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UK: British "Abu Ghraib" hearing next week
The UK was accused of pursuing a policy of systematic torture over a five-year period and breaking international laws of war during the 2003 invasion of Iraq.
There will be a hearing next week to review the fresh charges against Britain at the high court in London, led by civil rights lawyers, as the 10th anniversary of the invasion nears this March.
The Public Interest Lawyers group, founded by Phil Shiner, has conducted face-to-face interviews in Lebanon with Iraqi survivors, and the relatives of those unlawfully killed, that claim to have been tortured and abused by British intelligence officers and soldiers.
In addition to reports of beatings and other forms of violence, witness statements include sexual depravity, insults to Islam, masturbating over a prisoner, female interrogators stripping for information, and sodomy with the finger, according to an article in The Guardian.
Others were deprived of sleep, starved, threatened with execution, and subjected to sensory deprivation.
Even though many died after beatings, they were said to have died of “natural causes,” the article reports.
The public hearing, to take place on January 29 over three days and expected to shed light on a "systematic" abuse by the British army, follows an inquiry into the death of Baha Moussa, an innocent hotel worker killed in Basra in 2003, while in British custody.
In the case put forth by the Shiner and his colleagues, the army doctor in charge at the time of reporting ill-treatment along with ensuring the well-being of other prisoners, was found guilty of misconduct and banned from practicing medicine.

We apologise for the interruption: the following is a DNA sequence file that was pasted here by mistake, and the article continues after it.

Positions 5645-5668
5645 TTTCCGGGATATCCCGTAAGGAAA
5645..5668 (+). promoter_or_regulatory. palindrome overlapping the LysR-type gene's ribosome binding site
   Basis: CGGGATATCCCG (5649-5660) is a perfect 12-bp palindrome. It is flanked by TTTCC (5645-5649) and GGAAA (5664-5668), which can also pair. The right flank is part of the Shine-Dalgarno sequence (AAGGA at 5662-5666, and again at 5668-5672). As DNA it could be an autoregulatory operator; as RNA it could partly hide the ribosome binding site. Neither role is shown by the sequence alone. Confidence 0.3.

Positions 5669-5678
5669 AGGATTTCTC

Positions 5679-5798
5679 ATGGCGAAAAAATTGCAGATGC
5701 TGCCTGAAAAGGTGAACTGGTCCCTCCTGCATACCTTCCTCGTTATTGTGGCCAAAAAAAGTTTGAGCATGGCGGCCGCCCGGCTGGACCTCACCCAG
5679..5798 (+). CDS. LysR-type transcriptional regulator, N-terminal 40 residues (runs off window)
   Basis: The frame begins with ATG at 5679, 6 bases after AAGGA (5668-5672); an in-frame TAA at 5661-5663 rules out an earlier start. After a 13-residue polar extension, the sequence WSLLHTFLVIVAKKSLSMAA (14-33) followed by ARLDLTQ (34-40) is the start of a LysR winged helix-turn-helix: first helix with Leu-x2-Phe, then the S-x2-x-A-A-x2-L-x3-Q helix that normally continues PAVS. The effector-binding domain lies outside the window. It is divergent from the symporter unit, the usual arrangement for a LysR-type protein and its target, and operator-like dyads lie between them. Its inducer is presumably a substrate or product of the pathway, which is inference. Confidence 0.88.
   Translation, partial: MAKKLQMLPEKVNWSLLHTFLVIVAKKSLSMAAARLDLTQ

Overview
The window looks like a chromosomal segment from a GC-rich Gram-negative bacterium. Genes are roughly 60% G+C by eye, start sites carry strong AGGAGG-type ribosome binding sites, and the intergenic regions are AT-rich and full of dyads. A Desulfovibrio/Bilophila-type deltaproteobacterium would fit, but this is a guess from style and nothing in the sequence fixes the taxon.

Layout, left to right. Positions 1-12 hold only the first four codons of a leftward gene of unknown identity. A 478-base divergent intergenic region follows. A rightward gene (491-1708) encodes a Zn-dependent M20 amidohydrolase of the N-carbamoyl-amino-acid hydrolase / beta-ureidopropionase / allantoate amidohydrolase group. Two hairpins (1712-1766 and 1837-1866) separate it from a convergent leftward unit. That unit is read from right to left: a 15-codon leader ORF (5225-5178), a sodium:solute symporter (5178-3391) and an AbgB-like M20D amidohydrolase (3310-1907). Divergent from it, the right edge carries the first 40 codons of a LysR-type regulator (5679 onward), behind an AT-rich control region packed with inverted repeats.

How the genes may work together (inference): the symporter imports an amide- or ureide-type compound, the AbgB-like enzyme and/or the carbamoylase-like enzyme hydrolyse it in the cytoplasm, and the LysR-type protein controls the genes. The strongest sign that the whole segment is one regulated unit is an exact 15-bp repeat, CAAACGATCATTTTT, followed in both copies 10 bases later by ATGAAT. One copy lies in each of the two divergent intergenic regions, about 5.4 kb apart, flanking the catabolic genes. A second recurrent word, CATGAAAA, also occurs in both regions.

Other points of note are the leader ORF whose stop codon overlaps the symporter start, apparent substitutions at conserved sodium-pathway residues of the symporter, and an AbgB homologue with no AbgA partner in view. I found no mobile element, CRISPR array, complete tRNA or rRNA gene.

The doctor had only reported a small trace of dried blood under Moussa’s nostril but the civilian, in custody for 36 hours, had been hooded for 24 of those hours and was found to have suffered at least 93 external injuries prior to his death according to a post-mortem examination.
Linked to the case, Cpl Donald Payne was dismissed from the Army and jailed for a year, while seven others admitted to inhumane treatment.
The video below depicts a British soldier yelling abusively at hooded Iraqi hostages and had been shown at the public inquiry into the death of Baha Mousa.
The Public Interest Lawyers group has so far collected 180 statements for the end-January inquiry, and it is expected that they will present a total of 1051 at the public hearing.
Interviews were conducted in Lebanon where the “travel formalities are more straightforward.” The witnesses were located and encouraged to cooperate by a “local Iraqi citizen” and then interviewed in Lebanon, where statements were drawn up using “high-quality interpreters” according to a transcript of a public hearing.
Shiner and his colleagues are currently representing 130 former detainees who say that “they or their family members were unlawfully detained, ill-treated, or killed by UK forces” during the war on Iraq.
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